Apr 18, 2016

A Study in Feedback

We’ve all heard the expression “If you like it, give it a like, a thumbs up, vote up etc.” coming from various artists on the internet, including youtubers, 9gagers and so on and so forth – but what does it all mean?

One could think that they are asking for votes to get higher in rank, to be seen better, to trick the algorithm of various sites (including Google) into thinking their content is more interesting, more important. While it may be so for some of the artists, and that is perfectly okay in a competitive market, others might have something else in mind when they ask for your feedback.

Often the aforementioned expression is accompanied by a “leave a comment” prompt or “subscribe”. Again, while this does help some artists reach a wider audience, at the same time it offers something much more valuable – feedback.

What is this “Feedback” you speak of?

Yeah, seriously, what is it to an artist? The little like, the share, the simple comment that states “lol” can mean a lot. It is a confirmation that someone, out there, is actually looking at what the artist has created and that his creation got a reaction.

Never, ever, underestimate a human’s reaction and the way it affects us on so many levels.

Imagine, for the sake of this article, that you just won the lottery. You are super excited, you wanna call someone and let them know this, share the excitement with them. Whoever you call (be it one of your parents, a sibling or your best friend) should have an appropriate reaction.

You would expect them to be excited with you, to share in the energy of the moment, right? Well, now imagine that you call said person and their reply is: “Really? Ok.”

Afterwards they hang up. How would that make you feel?

Okay, let’s take it one step further. The lottery was not exactly something you controlled, so let’s say that you worked for years and years, studied like crazy to get into your choice of college.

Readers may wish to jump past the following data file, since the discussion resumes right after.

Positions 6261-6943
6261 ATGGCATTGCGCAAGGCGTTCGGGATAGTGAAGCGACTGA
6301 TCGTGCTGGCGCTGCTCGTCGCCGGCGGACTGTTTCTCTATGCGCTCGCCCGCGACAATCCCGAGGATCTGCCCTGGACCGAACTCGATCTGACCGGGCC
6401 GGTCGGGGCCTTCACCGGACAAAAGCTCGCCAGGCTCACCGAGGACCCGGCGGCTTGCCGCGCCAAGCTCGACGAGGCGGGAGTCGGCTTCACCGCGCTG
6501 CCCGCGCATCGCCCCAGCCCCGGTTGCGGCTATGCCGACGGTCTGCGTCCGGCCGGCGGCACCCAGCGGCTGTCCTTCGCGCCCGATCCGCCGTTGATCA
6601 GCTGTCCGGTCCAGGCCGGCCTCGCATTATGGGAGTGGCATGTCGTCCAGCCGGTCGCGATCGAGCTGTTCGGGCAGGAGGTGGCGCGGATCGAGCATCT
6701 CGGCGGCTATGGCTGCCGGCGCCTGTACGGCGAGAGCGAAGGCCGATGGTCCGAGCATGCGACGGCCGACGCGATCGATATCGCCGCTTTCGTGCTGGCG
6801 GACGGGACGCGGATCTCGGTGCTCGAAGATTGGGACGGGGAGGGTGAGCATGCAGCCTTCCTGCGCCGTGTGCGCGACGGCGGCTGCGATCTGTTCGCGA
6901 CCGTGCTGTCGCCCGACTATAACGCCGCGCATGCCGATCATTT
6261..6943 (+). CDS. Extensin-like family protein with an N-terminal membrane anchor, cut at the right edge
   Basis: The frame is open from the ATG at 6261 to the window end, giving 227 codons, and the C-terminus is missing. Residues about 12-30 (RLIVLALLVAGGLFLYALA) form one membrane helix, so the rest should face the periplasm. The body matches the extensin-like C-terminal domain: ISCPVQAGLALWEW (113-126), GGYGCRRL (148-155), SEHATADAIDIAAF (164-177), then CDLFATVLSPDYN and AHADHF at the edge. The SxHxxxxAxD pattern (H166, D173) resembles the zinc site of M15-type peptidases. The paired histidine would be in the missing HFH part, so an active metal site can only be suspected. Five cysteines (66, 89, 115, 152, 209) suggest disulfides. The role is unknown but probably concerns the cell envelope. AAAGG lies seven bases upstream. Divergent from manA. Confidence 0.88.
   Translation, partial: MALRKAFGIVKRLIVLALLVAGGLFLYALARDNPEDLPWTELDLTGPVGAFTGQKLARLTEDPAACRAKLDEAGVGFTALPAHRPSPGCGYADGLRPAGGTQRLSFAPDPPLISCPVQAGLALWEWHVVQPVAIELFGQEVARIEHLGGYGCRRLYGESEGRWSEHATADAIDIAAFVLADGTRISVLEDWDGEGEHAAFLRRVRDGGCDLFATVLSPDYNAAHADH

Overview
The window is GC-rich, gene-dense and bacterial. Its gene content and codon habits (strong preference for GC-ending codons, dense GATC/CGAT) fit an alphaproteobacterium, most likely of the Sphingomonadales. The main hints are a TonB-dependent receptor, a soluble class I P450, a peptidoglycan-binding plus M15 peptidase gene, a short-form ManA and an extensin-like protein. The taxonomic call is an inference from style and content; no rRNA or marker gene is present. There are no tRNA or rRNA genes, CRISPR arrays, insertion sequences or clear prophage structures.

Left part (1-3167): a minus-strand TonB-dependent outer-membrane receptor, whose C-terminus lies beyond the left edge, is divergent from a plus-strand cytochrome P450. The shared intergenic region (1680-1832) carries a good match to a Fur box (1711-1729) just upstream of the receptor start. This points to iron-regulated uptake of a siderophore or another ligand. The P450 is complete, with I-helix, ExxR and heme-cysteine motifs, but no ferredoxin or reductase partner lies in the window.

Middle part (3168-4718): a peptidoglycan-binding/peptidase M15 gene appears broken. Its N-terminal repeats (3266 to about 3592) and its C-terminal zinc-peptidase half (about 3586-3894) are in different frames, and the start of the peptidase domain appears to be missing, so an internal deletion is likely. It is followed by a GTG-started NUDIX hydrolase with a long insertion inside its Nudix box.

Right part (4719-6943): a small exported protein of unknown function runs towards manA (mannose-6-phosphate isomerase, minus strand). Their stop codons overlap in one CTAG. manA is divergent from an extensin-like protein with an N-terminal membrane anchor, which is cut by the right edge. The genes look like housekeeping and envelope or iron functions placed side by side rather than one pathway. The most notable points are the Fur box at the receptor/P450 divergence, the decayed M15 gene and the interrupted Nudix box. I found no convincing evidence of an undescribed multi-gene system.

Same situation, you call someone to share in the moment, you got into your favorite college, and their reaction is underwhelming. Yeah, they are happy for you, but they don’t show it in any way.

Need we take this further to the artist who spent days/months/years working on something?

Feedback in a Flashback

Mel Brooks, a film director with a rather unique style, made a parody once entitled “History of the World”. The film had its funny moments and, as any film that tries to hit big audiences, had some vulgar elements as well.

One notable scene, which was meant to provoke laughter, might be giving off subtle hints towards something a little deeper.

In this certain scene, a caveman shows off his work of art to another caveman. He’d just painted the inside of a cave with his depiction of nature. The observer, the Feedbacker (let’s call him that) looks at the art and proceeds to show his dislike by urinating on it, thus becoming the world’s first “Art Critic” as the movie narrator underlines.

Of course, it’s a parody, nobody knows how cavemen actually reacted to the “artists” back then… but doesn’t it look plausible? We could debate a long time over this simple shot, but I’ll brush through it quickly now.

Albeit rude, the scene itself is relevant to the entire “Feedback” element. You will notice that the reaction of the artist is one of acceptance, he even gets patted on the back by one of the background characters in a consolation-type gesture. Should this scene be continued, would we not see the artist trying to get better at it? Could you not imagine him working even harder on his next cave-painting?